'Winter is the real us': Songwriter performing this week in Fargo opens up about Winnipeg, depression and that one cat
FARGO — There’s only 222 miles between Fargo and Winnipeg, but separated by the U.S.-Canadian border, the two towns can seem worlds apart.
“It’s astonishing to me that I’ve never played there,” says Winnipeg singer-songwriter John K. Samson. “Fargo’s been a part of my life my whole life. I have close relatives there. My sister went to college there. I’ve been there a lot and it’s always mystified me that I never figured out a way to play there.”
That changes Tuesday night, Nov. 26, when he plugs in at The Aquarium in downtown Fargo.
For nearly 30 years, the singer has been playing around the world, first in the 1990s with the punk band Propagandhi, then fronting the rock group The Weakerthans and finally focusing on a solo career since 2009.
While he’s never played Fargo, he feels a connection through the Great Plains, which includes Winnipeg. Earlier this month he talked with The Forum from his home about his life, music and, like anyone in this region, the weather.
“It’s been brutal,” he says about the cold. “My favorite part of being in this part of the world is fall. Oh well, I’ve turned towards it. Curling season has started here.”
Winnipeg isn’t just home to Samson, it’s an integral part of his identity, his muse and something he’s worked at trying to make better. He and his wife, Christine Fellows, have long been writers-in-residence at the Winnipeg library, holding songwriting workshops and mentorships and being involved in the activist community. He even musically lobbied for Winnipeg’s own Reggie “The Riverton Rifle” Leach to be inducted into the Hockey Hall of Fame.
“I think there’s something political and powerful about location,” he says. “It’s transferable. It makes people think about where they are from and what their place in the world is. I feel that Winnipeg has always been a theme and focus in my writing. What keeps me writing is knowing I haven’t gotten it right yet.”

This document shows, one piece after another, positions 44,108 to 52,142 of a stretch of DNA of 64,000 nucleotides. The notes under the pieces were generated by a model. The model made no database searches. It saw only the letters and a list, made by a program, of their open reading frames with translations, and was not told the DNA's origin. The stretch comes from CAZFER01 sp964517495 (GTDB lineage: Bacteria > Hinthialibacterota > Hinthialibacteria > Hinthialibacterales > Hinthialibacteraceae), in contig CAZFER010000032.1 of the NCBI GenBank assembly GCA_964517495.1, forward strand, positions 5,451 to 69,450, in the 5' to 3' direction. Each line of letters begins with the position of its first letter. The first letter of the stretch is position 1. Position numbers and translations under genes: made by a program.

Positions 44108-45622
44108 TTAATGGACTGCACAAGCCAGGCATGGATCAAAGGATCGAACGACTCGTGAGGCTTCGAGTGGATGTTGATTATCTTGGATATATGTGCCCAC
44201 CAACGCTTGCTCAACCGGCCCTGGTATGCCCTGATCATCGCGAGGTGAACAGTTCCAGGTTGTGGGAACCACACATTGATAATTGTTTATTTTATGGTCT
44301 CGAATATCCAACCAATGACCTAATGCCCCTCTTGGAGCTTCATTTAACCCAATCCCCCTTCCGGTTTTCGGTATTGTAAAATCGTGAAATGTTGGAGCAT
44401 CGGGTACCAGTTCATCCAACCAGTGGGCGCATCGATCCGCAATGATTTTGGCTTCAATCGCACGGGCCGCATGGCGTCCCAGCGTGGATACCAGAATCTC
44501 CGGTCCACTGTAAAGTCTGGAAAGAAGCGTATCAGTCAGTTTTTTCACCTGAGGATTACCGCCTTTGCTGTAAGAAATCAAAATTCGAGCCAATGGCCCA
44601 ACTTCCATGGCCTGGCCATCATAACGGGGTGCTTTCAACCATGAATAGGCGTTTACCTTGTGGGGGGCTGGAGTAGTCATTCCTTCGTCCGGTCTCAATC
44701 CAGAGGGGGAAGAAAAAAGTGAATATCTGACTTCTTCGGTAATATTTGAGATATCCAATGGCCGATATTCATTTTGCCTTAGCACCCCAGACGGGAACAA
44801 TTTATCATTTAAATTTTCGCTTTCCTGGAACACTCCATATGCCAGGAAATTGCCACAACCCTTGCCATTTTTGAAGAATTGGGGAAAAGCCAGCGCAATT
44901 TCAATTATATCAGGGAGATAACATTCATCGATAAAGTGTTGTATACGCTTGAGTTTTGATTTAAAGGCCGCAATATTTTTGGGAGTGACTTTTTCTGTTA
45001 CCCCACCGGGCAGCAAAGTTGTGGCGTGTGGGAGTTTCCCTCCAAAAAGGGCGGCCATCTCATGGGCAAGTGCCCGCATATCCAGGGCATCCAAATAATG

He’s perhaps most famous — or infamous in certain circles — for The Weakerthans song “One Great City.” Samson lovingly takes aim at his hometown and its icons, depicting congested streets and commuters, cursing, “The Guess Who suck, The Jets were lousy anyway,” and muttering the chorus, “I hate Winnipeg.” On the 2003 album “Reconstruction Site,” it’s a quiet, acoustic song, but live crowds often sing along to the haunting refrain.
“I like it. When I go to Germany, it’s always amusing to hear it in a German accent,” Samson says. “I think it resonates because people recognize their right to interrogate the place they’re from, the good and the bad and own it and be honest about it and try to make it better. That’s my hope for that song. It’s a jokey song, but I hope there is a kernel of resisting boosterism and promoting the idea that we’re responsible for the places we come from and we should try to make them just and sustainable and great. Songwriters don’t always get to choose which songs catch the listener and I’m always surprised people want to hear it.”
Among cat-lovers, he’s known for his song cycle sung from the perspective of the feline Virtute, a play on Winnipeg’s motto, “Unum cum virtute multorum" ("one with the strength of many").